WASHINGTON – U.S. consumer spending rebounded in November after a weak showing in October, while a key inflation gauge posted the fastest year-over-year increase in 11 months.
Spending increased 0.3 per cent in November after an essentially flat reading in October and a 0.2 per cent gain in September, the Commerce Department said Wednesday. Personal income rose a solid 0.3 per cent in November, reflecting solid gains in wages and salaries, after a 0.4 per cent October increase.
Economists are predicting that further improvement in the job market will support consumer spending in coming months.
Paul Ashworth, chief U.S. economist at Capital Economics, said that the new economic data supported his view that the overall economy will expand at a moderate 2 per cent rate in the current October-December quarter, helped by solid growth in consumer spending.
“Even if investment ends up being a bit weaker than we were expecting, real consumption growth is on track for a 2.5 per cent annualized gain in the fourth quarter,” Ashworth said in a research note. Consumer spending grew at a 3 per cent rate in the July-September quarter.
A key inflation gauge was up 0.4 per cent in November compared with a year ago, the biggest year-over-year jump since last December. Inflation is being closely watched by the Federal Reserve to determine the pace for hiking interest rates.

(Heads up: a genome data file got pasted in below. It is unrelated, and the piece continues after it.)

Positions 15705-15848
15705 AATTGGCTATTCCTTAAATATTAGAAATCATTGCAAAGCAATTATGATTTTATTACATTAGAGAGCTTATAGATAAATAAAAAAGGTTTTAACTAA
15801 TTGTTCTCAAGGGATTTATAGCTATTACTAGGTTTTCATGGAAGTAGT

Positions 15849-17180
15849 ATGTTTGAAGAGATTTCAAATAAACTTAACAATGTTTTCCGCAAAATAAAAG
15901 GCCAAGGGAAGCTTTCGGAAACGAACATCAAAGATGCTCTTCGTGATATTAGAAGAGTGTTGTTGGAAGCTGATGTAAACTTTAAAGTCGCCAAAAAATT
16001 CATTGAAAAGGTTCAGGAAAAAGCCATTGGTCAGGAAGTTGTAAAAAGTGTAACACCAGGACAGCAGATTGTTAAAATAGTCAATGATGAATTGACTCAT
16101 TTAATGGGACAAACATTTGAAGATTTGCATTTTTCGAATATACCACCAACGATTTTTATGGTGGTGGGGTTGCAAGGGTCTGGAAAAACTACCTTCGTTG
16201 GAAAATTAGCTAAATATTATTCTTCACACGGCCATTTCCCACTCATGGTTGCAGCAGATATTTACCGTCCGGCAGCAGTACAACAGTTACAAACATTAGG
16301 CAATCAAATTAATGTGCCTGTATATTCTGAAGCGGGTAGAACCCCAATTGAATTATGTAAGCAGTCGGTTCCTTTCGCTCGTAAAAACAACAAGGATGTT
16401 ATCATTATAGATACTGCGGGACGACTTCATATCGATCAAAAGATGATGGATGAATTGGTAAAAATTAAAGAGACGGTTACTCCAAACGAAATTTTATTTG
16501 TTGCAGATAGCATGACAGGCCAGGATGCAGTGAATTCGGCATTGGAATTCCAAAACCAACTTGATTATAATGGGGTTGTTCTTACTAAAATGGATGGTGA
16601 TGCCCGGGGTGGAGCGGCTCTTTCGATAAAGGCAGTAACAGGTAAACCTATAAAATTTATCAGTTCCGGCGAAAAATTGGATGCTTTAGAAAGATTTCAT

The Fed boosted a key rate for the first time in nearly a decade last week by a quarter-point to 0.25 per cent to 0.5 per cent. Fed Chair Janet Yellen said that the Fed will be closely watching progress in meeting the Fed’s 2 per cent inflation target to help determine the pace of future rate hikes. Many economists believe the Fed will raise rates three or four times in 2016.
The 0.4 per cent year-over-year increase in the inflation gauge tied to consumer spending came after a 0.2 per cent yearly rise in October. It was the biggest 12-month jump since a 0.8 per cent increase in December of last year.
Yellen has said that she expects overall inflation to move up in 2016 as the favourable effects of last year’s big declines in gasoline start to fade. Outside of food and energy, core inflation was up 1.3 per cent in November compared to a year ago, the 11th consecutive month core inflation has recorded a 1.3 per cent yearly increase.
The personal saving rate edged down to 5.5 per cent of after-tax income in November compared to 5.6 per cent in October.
The data on consumer spending was inadvertently released by the government on Wednesday, ahead of the scheduled Thursday release time. The Bureau of Economic Analysis, the Commerce agency which produces the spending report, said it would take steps to guard against future early releases of sensitive data.
The overall economy, as measured by the gross domestic product, grew at a moderate 2 per cent rate in the July-September quarter, the government reported Tuesday.
Many economists believe growth will be around that level in the current quarter and then will accelerate a bit in the first half of next year. They are expecting continued solid gains in employment will boost incomes further and propel increased consumer spending.